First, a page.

Have you ever tried to make Homemade South African Hard Fudge? Fudge is a type of sugar candy that is made by mixing sugar, butter, and milk, heating it to the soft-ball stage at 240°F, and then beating the mixture while it cools so that it acquires a smooth, creamy consistency. In texture, this crystalline candy falls in between fondants and hard caramels.
- 1 tin condensed milk (397 g)
- 1 kg white sugar
- 1 cup milk
- 1 tbsp butter or margarine
- Pinch salt
- 1 tsp vanilla or caramel essence
In a pot, boil milk, butter, sugar, and salt together for 5 minutes, stirring constantly, at a medium temperature.
Remove from heat and add condensed milk.
Return to heat and bring to a slow rolling boil, turn to low, and continue stirring at regular intervals, for 30 minutes.
Add the essence and mix well while on 'turned off' plate.
Pour into a greased pan or Pyrex dish to set and cool.
When cooled, cut into squares and enjoy.
****If it does not harden after 3/4 hour you can return it to the pot and reboil for 5 minutes, then pour back into the pan and set again****
Amount Per Serving Calories 72Total Fat 0gSaturated Fat 0gTrans Fat 0gUnsaturated Fat 0gCholesterol 1mgSodium 9mgCarbohydrates 18gFiber 0gSugar 17gProtein 0g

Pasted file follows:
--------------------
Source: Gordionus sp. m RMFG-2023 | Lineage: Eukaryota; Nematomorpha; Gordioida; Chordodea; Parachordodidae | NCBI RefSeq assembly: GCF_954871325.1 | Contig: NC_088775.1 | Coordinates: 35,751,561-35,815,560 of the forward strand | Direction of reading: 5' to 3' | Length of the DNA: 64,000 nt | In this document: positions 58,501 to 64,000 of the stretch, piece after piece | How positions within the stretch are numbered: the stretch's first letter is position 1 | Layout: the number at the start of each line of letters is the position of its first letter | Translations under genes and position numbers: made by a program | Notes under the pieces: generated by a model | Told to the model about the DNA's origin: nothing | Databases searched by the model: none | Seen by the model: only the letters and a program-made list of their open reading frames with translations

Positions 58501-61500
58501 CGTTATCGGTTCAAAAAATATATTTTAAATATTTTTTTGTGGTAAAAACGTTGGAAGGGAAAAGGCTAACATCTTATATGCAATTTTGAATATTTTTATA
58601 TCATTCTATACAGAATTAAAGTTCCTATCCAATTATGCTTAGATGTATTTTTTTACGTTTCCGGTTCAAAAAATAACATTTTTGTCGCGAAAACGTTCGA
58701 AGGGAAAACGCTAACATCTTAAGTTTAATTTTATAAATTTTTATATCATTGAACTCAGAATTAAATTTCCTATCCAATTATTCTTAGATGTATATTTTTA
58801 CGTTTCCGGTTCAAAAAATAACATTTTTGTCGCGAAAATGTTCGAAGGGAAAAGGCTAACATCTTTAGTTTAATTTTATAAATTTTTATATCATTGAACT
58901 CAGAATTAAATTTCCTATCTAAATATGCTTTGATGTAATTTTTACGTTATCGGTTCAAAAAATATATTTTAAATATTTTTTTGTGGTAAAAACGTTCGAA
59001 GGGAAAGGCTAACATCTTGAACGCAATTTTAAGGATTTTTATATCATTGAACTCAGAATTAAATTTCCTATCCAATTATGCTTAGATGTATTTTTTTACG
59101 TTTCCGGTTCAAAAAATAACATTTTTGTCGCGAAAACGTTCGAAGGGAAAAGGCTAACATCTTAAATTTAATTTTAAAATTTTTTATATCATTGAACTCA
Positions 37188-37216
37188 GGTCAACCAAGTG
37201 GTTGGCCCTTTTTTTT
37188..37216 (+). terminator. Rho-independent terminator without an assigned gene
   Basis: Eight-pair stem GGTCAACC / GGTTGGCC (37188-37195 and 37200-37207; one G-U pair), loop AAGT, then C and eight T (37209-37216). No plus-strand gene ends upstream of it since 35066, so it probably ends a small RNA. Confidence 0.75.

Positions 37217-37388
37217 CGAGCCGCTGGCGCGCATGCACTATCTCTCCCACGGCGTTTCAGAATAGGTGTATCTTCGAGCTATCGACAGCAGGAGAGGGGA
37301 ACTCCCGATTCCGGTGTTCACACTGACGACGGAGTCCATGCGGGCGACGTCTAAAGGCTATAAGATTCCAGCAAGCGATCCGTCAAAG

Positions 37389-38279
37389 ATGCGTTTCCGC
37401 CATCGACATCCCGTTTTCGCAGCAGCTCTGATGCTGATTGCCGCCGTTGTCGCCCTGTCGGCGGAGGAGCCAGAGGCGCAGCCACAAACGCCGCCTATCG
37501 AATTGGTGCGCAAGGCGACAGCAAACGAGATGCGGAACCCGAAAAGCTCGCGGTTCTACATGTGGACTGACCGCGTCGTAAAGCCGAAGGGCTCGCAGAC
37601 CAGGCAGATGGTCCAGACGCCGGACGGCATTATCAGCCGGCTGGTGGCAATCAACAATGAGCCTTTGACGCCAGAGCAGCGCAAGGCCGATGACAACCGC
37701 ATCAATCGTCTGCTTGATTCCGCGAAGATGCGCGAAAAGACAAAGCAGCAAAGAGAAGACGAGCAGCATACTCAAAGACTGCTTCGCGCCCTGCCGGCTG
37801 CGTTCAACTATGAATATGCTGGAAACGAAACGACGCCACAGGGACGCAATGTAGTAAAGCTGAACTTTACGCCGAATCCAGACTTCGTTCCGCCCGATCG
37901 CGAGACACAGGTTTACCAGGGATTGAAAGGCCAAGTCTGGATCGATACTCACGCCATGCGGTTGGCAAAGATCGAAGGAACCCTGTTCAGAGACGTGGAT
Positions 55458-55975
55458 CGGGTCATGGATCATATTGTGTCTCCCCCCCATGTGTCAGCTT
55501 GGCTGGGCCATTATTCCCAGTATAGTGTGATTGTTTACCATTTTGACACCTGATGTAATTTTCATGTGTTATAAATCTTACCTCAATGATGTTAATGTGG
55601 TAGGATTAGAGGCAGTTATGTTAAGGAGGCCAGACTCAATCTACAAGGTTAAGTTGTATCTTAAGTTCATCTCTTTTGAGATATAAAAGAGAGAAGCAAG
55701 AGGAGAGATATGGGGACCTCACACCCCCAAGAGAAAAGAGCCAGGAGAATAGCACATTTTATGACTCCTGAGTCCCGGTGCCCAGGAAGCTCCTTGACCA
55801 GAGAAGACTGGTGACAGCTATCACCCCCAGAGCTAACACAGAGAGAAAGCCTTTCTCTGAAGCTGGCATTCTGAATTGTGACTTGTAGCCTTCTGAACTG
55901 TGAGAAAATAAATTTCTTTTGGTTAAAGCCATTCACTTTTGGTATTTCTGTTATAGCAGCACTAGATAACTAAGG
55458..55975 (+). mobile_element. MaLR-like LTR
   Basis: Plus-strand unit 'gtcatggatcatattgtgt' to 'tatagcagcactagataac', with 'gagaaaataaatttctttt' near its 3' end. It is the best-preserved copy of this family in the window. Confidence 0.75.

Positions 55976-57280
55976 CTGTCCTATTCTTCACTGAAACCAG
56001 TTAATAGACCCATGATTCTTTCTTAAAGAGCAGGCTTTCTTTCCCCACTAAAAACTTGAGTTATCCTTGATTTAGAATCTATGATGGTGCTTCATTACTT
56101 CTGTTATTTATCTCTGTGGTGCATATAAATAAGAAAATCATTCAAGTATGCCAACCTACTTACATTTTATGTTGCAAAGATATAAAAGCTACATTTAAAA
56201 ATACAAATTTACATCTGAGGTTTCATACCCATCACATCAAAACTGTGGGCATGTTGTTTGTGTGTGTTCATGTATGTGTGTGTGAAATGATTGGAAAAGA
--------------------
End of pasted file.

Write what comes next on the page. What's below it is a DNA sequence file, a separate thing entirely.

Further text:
Please note, I am not a nutritionist. All nutrition information on this blog, EsmeSalon, has been calculated by using an online calculator and is intended for information and guidance purposes only. If the nutrition information is important to you, please be advised that you should consider calculating it yourself, using your preferred tool.
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History of Fudge
Fudge originated in the US during the late 19th century. Recipes were printed in many periodicals and advertisements during the 1880s. Its popularity was partly due to the decreasing cost of refined white sugar, and partly due to the ability to make it at home without special equipment. Its inexpensive, unrefined qualities made it popular among people looking for a candy alternative that fell in between expensive, fancy candies and the cheapest sweets.
Fudge shops in tourist places such as Mackinac Island in Michigan began opening during the 1880s. In a letter written in 1921 by Emelyn Battersby Hartridge, she recounts the purchasing of a box of fudge for 40 cents a pound in 1886 in Baltimore, Maryland.
Should fudge be refrigerated?
DO NOT REFRIGERATE YOUR FUDGE!
Freezing fudge, however, is a great option as it thaws very nicely – or you can simply eat it straight from the freezer if you prefer a harder consistency. Fudge will stay fresh in the freezer for up to 3 months!